Indonesia's new capital will be located on Borneo
As congested and low-lying Jakarta sinks rapidly, Indonesia's government has revealed that the new capital city will be built on the island of Borneo.
President Joko Widodo announced that the administrative functions of Jakarta would move to the area of East Kalimantan, reported Bloomberg.
The new capital will be located between North Penajam Paser and Kutai Kartanegara on the Indonesian part of Borneo, 870 miles away from the current capital. The cost of building the new capital city is estimated to be 466 trillion rupiah (£26.6 billion) and construction will take 10 years.
Indonesia's leader claimed that moving the capital to another island will help ease income disparity across the archipelago, although environmentalists fear that the new city could endanger Borneo's tropical rainforests.
Widodo has previously said that the new capital will be a smart city, and kept relatively compact to minimise the environmental impact of deforestation.
The relocation could ease pressure on Jakarta, which has a subsidence issue that has seen the city of 10 million people sink at a rate of 2.5 metres over the past 10 years.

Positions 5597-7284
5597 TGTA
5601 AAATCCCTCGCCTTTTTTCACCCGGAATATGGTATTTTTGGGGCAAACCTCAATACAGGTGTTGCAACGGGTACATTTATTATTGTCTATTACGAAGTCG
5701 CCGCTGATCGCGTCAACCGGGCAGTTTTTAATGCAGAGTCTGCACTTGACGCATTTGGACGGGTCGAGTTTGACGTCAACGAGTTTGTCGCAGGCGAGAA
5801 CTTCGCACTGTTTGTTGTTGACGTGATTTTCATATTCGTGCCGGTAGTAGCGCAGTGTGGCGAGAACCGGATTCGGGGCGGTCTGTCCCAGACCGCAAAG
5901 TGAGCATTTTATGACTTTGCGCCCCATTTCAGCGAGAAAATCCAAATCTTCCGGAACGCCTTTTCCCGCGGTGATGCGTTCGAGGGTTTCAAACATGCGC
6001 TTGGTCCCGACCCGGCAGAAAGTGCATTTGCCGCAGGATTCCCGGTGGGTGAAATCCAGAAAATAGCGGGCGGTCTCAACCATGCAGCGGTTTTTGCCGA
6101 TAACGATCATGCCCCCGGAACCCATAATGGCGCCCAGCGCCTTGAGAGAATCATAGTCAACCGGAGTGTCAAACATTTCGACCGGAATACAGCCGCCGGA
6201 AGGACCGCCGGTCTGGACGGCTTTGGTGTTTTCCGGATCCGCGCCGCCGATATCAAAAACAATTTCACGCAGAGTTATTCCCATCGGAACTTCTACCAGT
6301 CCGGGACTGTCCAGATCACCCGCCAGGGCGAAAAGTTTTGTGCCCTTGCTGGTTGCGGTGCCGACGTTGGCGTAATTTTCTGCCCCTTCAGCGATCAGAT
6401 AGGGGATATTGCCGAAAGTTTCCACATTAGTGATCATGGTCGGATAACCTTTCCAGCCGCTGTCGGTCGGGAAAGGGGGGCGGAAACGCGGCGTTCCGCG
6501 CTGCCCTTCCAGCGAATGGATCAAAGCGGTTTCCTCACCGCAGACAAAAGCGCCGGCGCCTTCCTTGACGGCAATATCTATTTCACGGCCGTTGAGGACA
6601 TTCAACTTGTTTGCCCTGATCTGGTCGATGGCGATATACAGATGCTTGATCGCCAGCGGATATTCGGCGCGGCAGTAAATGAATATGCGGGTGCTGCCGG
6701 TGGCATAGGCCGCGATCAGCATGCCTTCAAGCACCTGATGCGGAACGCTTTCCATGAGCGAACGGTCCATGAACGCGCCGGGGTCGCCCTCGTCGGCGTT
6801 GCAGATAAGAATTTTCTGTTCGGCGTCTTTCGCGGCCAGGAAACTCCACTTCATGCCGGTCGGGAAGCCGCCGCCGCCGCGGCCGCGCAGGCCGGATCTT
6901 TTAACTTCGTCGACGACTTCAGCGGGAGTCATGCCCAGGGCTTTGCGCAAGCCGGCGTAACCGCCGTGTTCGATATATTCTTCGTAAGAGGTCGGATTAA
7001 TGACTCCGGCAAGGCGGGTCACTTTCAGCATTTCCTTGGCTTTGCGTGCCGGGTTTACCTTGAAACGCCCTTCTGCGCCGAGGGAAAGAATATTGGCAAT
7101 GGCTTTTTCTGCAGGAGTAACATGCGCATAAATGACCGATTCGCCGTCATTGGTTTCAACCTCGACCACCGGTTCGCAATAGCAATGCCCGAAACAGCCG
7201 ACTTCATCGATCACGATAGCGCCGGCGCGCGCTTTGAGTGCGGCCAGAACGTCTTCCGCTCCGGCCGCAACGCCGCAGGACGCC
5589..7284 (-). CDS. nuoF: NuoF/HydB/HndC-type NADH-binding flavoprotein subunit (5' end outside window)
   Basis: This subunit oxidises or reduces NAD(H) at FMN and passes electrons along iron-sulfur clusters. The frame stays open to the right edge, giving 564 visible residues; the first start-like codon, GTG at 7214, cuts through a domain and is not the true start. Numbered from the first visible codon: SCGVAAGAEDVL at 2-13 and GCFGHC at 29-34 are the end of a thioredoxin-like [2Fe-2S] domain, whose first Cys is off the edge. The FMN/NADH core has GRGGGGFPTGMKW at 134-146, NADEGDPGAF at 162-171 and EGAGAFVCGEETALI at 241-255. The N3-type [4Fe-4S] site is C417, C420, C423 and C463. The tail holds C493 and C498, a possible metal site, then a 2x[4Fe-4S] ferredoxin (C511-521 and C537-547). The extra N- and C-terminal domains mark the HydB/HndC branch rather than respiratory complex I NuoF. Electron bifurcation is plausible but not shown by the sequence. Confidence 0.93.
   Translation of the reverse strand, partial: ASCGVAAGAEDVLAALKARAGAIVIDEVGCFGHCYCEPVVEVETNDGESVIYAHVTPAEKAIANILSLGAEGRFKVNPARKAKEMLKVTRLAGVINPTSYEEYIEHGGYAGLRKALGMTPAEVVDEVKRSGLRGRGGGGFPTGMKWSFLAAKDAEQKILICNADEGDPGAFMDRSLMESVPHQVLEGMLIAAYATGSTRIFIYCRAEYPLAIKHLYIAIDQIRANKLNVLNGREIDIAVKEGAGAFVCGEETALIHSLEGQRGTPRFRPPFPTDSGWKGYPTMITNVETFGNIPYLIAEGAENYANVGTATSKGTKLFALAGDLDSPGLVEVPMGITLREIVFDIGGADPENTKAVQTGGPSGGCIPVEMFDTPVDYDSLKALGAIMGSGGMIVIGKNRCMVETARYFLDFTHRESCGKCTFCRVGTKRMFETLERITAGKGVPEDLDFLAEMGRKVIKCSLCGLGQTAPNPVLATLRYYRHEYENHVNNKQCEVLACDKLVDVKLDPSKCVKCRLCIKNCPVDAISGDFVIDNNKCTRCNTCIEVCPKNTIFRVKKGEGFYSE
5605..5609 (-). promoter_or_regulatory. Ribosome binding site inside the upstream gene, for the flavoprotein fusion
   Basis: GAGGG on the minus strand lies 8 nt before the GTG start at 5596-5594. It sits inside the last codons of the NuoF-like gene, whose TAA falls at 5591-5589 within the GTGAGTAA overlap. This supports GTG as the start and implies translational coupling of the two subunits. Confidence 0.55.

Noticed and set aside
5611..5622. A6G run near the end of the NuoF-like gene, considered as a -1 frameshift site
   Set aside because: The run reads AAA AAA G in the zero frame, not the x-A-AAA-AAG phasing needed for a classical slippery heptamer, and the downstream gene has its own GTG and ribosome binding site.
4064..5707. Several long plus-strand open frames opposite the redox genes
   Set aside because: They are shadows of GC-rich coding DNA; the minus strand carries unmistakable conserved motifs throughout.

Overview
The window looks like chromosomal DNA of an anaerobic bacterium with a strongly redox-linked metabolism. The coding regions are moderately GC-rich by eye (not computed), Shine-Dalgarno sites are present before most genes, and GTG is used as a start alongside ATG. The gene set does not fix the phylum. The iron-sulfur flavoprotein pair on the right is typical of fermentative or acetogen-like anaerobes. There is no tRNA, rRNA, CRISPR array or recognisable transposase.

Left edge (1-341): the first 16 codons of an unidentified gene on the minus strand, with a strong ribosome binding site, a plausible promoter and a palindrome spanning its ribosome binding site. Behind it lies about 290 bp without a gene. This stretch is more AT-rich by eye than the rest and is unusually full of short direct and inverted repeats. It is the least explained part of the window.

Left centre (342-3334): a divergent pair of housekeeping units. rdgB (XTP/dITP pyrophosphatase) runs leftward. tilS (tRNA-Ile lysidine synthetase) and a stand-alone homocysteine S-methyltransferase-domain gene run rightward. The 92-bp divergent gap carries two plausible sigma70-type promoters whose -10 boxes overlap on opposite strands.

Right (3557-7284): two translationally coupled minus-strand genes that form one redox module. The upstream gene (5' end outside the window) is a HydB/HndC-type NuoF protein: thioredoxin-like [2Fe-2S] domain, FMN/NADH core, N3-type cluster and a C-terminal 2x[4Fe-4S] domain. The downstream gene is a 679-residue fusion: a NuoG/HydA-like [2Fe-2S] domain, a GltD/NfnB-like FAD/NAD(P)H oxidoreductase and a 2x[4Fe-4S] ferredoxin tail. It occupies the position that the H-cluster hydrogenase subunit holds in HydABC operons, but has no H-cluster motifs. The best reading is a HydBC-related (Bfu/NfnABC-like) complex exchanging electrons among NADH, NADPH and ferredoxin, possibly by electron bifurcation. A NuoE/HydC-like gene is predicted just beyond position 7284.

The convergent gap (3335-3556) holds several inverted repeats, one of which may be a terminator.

With two-fifths of the city sitting below sea level, reports suggest rising waters caused by climate change could see swathes of Jakarta, which is on the coast of the island of Java, submerged below the waves by 2050.
The city also suffers from intense traffic congestion and dangerously high levels of pollution. There are no plans to relocate the population of Jakarta to the new capital.
Up to 40,000 hectares of land will be used to create a new city with an estimated population of 1.5 million, with construction due to start in 2020.
This is not the first time in modern history that a nation has relocated its capital city. In 1961 Brazil moved its administrative capital from Rio de Janeiro to Brasilia, a city designed by Oscar Niemeyer, and Myanmar moved its capital Naypyidaw from Yangon in 2005.
Egypt is currently building a new capital in the desert outside of overcrowded Cairo, which is set to feature vertical forest apartment blocks designed by Stefano Boeri.
In Sweden the town of Kiruna is being relocated because it is collapsing into an underground mine.
Main photo is by Aidenvironment.